Kath Alcock paintings: 3
Pultenaea named after Richard Pulteney (1730-1801), an English physician, botanist and biographer of Carl Linnaeus. Scabra from Latin meaning rough or scaly; alluding to the rough textured plant.
Distribution and status
Found on Kangaroo Island, Fleurieu Peninsula and the lower South-east in South Australia, growing in dry to wet sclerophyll woodland or heathland. Also found in Queensland, New South Wales and Victoria. Native. Rare in South Australia. Rare in Queensland. Common in the other stats.
Herbarium regions: Southern Lofty, Kangaroo Island, South Eastern
NRM regions: Adelaide and Mount Lofty Ranges, Kangaroo Island, South East
AVH map: SA distribution map (external link)
Erect or spreading shrub to 3 m high with terete stems, densely covered in hairs. Leaves alternate, obcordate, to 16 mm long and 13 mm wide, usually recurved mucro, upper surface hairy, lower surface hairy, paler than upper; midrib raised, densely hairy. Inflorescence cluster of more than 3 yellow to orange pea-flowers. Flowering between August and January Fruits are hairy brown ovoid pod to 7 mm long. Seed embryo type is bent.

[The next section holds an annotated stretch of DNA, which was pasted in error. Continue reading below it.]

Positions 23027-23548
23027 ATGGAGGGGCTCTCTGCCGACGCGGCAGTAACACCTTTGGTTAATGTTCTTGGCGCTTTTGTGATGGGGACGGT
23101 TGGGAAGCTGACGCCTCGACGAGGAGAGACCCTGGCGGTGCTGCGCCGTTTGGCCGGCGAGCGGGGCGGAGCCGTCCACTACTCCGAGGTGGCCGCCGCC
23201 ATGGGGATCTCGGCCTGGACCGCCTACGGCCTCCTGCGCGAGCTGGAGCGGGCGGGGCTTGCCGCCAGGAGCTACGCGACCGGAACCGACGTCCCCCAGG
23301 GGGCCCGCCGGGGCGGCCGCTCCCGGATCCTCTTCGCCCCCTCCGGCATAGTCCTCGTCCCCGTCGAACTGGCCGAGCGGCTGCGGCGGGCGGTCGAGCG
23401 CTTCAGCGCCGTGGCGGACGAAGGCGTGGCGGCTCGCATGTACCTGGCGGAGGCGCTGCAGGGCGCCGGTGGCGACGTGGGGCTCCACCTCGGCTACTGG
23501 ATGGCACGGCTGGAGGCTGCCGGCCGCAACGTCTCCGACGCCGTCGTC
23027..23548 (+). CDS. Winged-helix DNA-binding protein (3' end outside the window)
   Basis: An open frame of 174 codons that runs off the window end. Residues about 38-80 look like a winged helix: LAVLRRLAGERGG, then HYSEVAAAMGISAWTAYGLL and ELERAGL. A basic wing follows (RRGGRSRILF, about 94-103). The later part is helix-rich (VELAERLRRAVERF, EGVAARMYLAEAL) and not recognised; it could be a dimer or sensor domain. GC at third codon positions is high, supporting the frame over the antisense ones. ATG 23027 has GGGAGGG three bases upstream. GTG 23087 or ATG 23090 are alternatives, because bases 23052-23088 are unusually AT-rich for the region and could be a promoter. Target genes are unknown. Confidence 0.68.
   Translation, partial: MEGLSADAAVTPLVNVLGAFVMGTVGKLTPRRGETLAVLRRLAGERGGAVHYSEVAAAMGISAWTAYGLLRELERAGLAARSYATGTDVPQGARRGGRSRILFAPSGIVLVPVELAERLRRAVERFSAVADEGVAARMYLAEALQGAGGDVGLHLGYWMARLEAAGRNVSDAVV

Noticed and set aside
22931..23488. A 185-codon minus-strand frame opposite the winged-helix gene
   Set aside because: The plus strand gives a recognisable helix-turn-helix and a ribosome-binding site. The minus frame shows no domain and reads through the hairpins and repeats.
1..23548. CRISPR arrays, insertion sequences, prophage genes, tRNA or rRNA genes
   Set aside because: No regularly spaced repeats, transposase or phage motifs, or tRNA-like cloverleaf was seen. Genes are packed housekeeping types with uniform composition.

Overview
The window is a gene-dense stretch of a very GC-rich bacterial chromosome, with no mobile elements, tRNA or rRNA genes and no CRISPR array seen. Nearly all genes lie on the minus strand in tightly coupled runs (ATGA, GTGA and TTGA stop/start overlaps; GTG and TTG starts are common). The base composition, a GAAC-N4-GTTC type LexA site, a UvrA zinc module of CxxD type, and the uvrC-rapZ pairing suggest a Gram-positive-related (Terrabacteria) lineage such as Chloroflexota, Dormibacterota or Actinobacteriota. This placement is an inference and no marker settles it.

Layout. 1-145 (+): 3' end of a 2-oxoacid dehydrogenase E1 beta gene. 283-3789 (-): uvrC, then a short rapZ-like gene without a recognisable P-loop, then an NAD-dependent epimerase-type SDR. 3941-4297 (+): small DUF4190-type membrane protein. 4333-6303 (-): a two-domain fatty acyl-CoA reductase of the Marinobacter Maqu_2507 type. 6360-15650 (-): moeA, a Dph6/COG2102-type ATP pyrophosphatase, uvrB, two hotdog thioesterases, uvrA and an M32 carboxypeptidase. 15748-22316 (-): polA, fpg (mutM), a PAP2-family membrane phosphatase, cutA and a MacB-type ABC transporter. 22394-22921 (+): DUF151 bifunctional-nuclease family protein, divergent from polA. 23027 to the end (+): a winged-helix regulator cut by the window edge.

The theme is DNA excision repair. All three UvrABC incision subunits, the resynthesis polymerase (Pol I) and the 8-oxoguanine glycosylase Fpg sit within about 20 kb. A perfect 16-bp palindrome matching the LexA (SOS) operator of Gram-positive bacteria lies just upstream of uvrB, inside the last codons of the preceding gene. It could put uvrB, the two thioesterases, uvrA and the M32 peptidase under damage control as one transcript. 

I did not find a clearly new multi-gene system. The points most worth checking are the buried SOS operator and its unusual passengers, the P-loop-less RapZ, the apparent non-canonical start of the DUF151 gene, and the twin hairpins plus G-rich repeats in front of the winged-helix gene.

Seed collection and propagation
Collect seeds between October and January. Collect maturing pods, those that are brown or turning brown and contain hard seeds inside. Place the pods in a paper bag and leave to dry for one to two weeks. Then rub the pods with a rubber bung to dislodge the seeds. Use a sieve to separate the unwanted material. Store the seeds with a desiccant such as dried silica beads or dry rice, in an air tight container in a cool and dry place. This species has physical dormancy that needs to be overcome for the seed to germinate. The seed coat needs to be ruptured so that water can enter the seed before germination can occur. Methods to rupture the seed coat include scarification with sand paper or nicking the seed coat with a sharp blade or hot water treatment by immersion in boiling water.